• Obtain funds for and pay stamp duty
• Pay balance of purchase price.
Usually your conveyancer/solicitor will handle the actual settlement for you, so you don’t have to be present on the day. They will also give you a settlement statement, which will give you a details breakdown of the costs on the day of settlement. This will include stamp duty, any concessions, the First Home Owner Grant (if applicable), the cost of the property and usually the conveyancing fees.
When buying a brand-new home or building a home to live in, First Home Buyers are eligible for the First Home Owner’s Grant. The biggest question for most First Home Buyers is finance – what can I afford? And often the First Home Owner’s Grant is what gives them the opportunity to get into the market. Because of this more First Home Buyers are choosing to build new homes than ever before. Keep in mind, when building, the biggest unknown – what is under the ground.
The process of purchasing a brand-new home is very similar to buying an existing home, but if you’re planning on building there are a few more things to consider. You will need a land contract to purchase the land and you will also need a build contract with building plans and building specifications. Often these 4 documents come pre-packaged for you in a “House & Land Package”.
There’s nothing stopping people from creating their own house and land package by:
• finding a suburb, estate or specific piece of land that they are interested in, and;
• finding a builder to provide a build contract, plans and specifications.
Long before trying to combine these two things it’s best to talk to a finance broker or give us a call so we can explain how they might be combined in your specific situation and hopefully guide you through the process.
Finding and comparing blocks of land is relatively easy because there are constant factors that can be easily compared between various blocks and estates. Things like the distance to schools, shops, transport, the overall size of the block and price can be quickly identified and the block or estate that best suits your needs can be determined.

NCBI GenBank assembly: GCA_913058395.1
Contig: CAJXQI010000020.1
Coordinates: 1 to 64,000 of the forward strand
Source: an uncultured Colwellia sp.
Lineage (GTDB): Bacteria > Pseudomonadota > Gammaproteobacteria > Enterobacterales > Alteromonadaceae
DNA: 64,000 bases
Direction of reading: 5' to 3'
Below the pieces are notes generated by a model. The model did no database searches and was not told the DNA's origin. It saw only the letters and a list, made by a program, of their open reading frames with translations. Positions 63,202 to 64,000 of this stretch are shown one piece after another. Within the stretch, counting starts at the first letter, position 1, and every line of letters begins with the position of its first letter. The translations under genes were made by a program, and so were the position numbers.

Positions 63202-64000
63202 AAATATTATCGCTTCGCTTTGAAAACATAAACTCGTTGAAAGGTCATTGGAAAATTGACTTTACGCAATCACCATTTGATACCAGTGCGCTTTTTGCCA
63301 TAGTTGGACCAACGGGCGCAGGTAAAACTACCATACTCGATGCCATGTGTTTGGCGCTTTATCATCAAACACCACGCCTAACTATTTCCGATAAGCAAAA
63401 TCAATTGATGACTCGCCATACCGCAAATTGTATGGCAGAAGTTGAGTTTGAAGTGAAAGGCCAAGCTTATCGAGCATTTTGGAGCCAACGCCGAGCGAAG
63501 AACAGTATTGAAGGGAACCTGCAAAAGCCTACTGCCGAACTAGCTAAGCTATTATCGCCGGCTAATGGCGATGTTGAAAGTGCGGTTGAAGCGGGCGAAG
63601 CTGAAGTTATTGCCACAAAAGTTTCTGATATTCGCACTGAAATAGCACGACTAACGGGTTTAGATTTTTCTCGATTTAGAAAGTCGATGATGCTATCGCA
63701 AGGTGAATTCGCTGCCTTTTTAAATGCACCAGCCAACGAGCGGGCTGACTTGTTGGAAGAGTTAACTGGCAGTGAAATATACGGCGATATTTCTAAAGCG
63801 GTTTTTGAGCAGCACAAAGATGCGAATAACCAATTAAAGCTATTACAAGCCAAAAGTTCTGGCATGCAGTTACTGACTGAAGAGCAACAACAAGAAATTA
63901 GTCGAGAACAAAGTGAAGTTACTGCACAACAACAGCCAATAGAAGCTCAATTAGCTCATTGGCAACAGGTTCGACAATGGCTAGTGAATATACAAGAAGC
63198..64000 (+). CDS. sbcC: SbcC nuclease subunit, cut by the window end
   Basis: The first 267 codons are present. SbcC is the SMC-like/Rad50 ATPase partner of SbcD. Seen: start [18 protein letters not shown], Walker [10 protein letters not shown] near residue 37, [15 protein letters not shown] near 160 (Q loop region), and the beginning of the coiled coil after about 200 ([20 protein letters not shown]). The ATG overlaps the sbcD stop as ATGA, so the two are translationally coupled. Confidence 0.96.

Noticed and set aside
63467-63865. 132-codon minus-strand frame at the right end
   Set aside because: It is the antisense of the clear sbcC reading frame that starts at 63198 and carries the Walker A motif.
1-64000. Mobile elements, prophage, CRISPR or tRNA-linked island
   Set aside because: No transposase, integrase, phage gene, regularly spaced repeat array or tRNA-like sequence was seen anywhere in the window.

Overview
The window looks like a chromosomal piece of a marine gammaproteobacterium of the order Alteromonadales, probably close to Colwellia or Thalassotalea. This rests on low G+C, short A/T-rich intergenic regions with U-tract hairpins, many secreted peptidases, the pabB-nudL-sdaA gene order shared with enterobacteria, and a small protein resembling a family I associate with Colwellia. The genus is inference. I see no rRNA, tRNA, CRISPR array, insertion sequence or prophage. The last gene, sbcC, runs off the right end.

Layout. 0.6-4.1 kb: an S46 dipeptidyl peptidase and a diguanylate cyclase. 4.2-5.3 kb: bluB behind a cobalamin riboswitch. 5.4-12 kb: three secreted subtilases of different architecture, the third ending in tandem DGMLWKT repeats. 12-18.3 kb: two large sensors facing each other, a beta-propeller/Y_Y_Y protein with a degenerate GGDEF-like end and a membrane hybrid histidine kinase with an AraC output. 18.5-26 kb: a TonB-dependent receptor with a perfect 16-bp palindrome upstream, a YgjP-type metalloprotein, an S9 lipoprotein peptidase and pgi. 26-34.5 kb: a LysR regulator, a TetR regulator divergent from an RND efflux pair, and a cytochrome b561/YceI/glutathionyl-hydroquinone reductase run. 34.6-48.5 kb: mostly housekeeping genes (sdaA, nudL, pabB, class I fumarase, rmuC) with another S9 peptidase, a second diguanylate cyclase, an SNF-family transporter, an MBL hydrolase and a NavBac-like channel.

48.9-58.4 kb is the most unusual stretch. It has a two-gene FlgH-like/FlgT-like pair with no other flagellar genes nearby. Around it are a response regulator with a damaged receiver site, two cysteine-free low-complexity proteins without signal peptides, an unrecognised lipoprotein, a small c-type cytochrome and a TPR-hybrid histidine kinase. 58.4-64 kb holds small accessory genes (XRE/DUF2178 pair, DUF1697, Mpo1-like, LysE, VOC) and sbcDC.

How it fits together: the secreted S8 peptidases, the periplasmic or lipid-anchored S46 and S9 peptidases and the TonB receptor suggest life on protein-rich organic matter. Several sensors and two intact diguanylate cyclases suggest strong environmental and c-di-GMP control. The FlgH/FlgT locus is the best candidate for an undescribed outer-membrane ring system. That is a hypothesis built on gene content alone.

There can be some minor differences that may make a certain block easier to build on than another, such as, the slope or gradient of the block, zoning and the soil type or conditions. Also, if you’re not planning on building in an established estate then you will also have to consider access to sewer, water and other services which can sometimes blow the budget if you haven’t planned for it.
If you’re looking for land, it’s best to start judging your options based on the things that can be easily identified, like the distance to schools, shops, transport, the overall size of the block and price. Once you’ve got a selection of a few blocks or estates that meet your needs, then consult a professional to assess the finer points.
Comparing builders can be very difficult for a number of reasons:
• Different builders use different types of contracts, which means some things might be included in one price but not in others
• Some builders advertise a ‘Base’ price (which doesn’t include tiles, carpet and much more)
• Some builders make the buyer put down a non-refundable deposit of up to $2,000 before getting a final price
• Depending on the build contract, even once you’ve got a ‘fixed’ build contract, you may still be liable for some costs during the build that the builder hasn’t allowed for.
The best way to compare builders is to try to first understand what they do/ don’t include. The easiest way to do this is to compare type of contracts that the builder uses. There are generally two main types; “Turn Key” and “Standard”.